This is a significant social change idea because one way for a new graduate or new hire to learn is from someone with extensive experience in nursing from all types of backgrounds. Coming from a surgery PCU, we get a lot of patients seeking pain medicine eight weeks post-surgery and routinely coming back related to pain. Some nurses label these patients as drug seekers, and that should never be the norm to classify patients who are seeking pain relief even if they become frequent flyers because they’re still a patient at the end of the day and were there to help, treat, and assist with promoting the best quality of life to their potential. Collaborating among your team members to bounce ideas from one another and ask for guidance for EBP to provide quality, safe care is fantastic. As DNP students, we must look beyond the besides and be able to teach the new nurses the way of EBP to promote quality care and nurse satisfaction. (Yoon, Wilson & Olson, 2023)

The philosophy you believe is compassionate and critical in caring for the patient and being an advocate. My philosophy for nursing is to educate and be educated. I want to create an environment where if a nurse has a question, it will be answered without belittlement and to promote knowledge. (Durepos et al,. 2018) The future of nursing is to build on the knowledge new nurses receive from their school and make sure they’re confident to take patients while providing EBP care. (Duchscher & Corneau, 2023).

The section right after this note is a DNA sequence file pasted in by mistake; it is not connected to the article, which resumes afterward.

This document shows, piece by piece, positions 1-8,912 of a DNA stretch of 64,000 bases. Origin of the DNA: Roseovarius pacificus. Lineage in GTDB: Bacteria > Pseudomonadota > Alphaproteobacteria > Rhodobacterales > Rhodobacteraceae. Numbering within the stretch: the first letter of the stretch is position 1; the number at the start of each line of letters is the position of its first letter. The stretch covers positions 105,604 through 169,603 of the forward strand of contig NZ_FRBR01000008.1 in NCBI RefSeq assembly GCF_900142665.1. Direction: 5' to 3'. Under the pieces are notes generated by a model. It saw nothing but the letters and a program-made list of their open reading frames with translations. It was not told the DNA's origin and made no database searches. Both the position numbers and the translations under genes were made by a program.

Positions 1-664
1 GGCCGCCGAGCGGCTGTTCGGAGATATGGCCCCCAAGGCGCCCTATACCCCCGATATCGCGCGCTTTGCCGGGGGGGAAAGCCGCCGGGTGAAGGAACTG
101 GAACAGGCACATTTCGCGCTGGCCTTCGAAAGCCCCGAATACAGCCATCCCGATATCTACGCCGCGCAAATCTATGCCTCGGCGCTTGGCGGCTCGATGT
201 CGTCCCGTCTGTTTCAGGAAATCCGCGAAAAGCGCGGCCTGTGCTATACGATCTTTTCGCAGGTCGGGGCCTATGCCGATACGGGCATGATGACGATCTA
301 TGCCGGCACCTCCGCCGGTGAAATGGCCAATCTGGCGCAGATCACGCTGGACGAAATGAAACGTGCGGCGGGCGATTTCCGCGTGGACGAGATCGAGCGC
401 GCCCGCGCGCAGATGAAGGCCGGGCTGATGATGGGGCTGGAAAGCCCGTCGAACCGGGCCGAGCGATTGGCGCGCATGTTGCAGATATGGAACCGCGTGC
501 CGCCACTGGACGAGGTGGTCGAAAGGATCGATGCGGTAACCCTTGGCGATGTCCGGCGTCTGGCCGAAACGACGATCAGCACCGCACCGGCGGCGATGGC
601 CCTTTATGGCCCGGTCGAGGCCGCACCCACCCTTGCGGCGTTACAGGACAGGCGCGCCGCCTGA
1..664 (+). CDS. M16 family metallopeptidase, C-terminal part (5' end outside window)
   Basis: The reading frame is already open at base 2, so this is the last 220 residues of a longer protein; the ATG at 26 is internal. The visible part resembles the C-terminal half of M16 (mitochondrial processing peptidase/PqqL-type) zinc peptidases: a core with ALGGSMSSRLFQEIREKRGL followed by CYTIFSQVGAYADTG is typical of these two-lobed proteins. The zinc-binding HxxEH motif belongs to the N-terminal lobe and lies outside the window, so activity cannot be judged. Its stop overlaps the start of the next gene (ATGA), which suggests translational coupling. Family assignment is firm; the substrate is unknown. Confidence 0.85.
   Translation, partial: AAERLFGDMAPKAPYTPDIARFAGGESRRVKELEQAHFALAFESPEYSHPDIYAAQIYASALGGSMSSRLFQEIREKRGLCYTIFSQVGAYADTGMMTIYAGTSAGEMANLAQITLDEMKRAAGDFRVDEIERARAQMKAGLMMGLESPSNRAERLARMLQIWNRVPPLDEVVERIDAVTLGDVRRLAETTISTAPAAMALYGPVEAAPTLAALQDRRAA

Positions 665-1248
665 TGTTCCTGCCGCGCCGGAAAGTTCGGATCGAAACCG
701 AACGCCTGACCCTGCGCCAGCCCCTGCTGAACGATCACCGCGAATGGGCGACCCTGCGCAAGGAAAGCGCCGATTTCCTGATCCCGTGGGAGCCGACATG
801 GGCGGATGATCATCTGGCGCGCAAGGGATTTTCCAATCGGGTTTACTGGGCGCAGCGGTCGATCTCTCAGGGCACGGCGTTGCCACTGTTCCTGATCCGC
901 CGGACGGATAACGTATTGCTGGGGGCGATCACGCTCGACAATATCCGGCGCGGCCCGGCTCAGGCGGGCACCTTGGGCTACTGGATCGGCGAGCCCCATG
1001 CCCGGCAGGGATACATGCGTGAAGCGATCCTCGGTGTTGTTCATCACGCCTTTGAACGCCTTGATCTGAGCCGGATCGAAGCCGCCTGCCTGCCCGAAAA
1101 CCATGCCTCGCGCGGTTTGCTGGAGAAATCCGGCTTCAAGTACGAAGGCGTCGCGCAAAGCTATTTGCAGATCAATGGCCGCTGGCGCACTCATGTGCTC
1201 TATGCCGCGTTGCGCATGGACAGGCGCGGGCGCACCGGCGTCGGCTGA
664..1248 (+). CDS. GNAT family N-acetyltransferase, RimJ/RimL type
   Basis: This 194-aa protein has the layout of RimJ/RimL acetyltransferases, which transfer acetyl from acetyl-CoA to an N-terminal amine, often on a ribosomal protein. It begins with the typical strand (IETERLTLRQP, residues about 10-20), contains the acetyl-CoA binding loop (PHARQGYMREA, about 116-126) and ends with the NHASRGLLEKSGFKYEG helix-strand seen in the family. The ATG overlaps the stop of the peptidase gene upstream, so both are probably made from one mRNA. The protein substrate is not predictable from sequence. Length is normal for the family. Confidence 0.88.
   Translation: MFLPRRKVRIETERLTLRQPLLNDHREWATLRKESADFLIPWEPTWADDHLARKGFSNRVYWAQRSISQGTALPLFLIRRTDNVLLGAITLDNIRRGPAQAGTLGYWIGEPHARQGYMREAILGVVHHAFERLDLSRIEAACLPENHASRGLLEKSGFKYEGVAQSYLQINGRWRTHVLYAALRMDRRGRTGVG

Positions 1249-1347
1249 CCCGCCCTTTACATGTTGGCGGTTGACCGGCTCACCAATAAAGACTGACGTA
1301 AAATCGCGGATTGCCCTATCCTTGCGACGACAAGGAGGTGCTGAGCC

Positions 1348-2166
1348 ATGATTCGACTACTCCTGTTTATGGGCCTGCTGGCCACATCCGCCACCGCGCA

Reference

Yoon Kwon, Wilson, J., & Olson, D. M. (2023). Beyond the Bedside: Reflections on Nursing Through the Eyes of a Student. Journal for Nurses in Professional Development6, 345–349. https://doi.org/10.1097/NND.0000000000001017Links to an external site.

Durepos, P., Orr, E., Ploeg, J., & Kaasalainen, S. (2018). The value of measurement for nursing knowledge development: Underlying philosophy, contributions and critiques. Journal of Advanced Nursing74(10), 2290–2300. https://doi.org/10.1111/jan.13778Links to an external site.

Duchscher, J., & Corneau, K. (2023). Nursing the Future: Building New Graduate Capacity (Part I). Nursing Administration Quarterly47(1), 41–54. https://doi.org/10.1097/NAQ.0000000000000560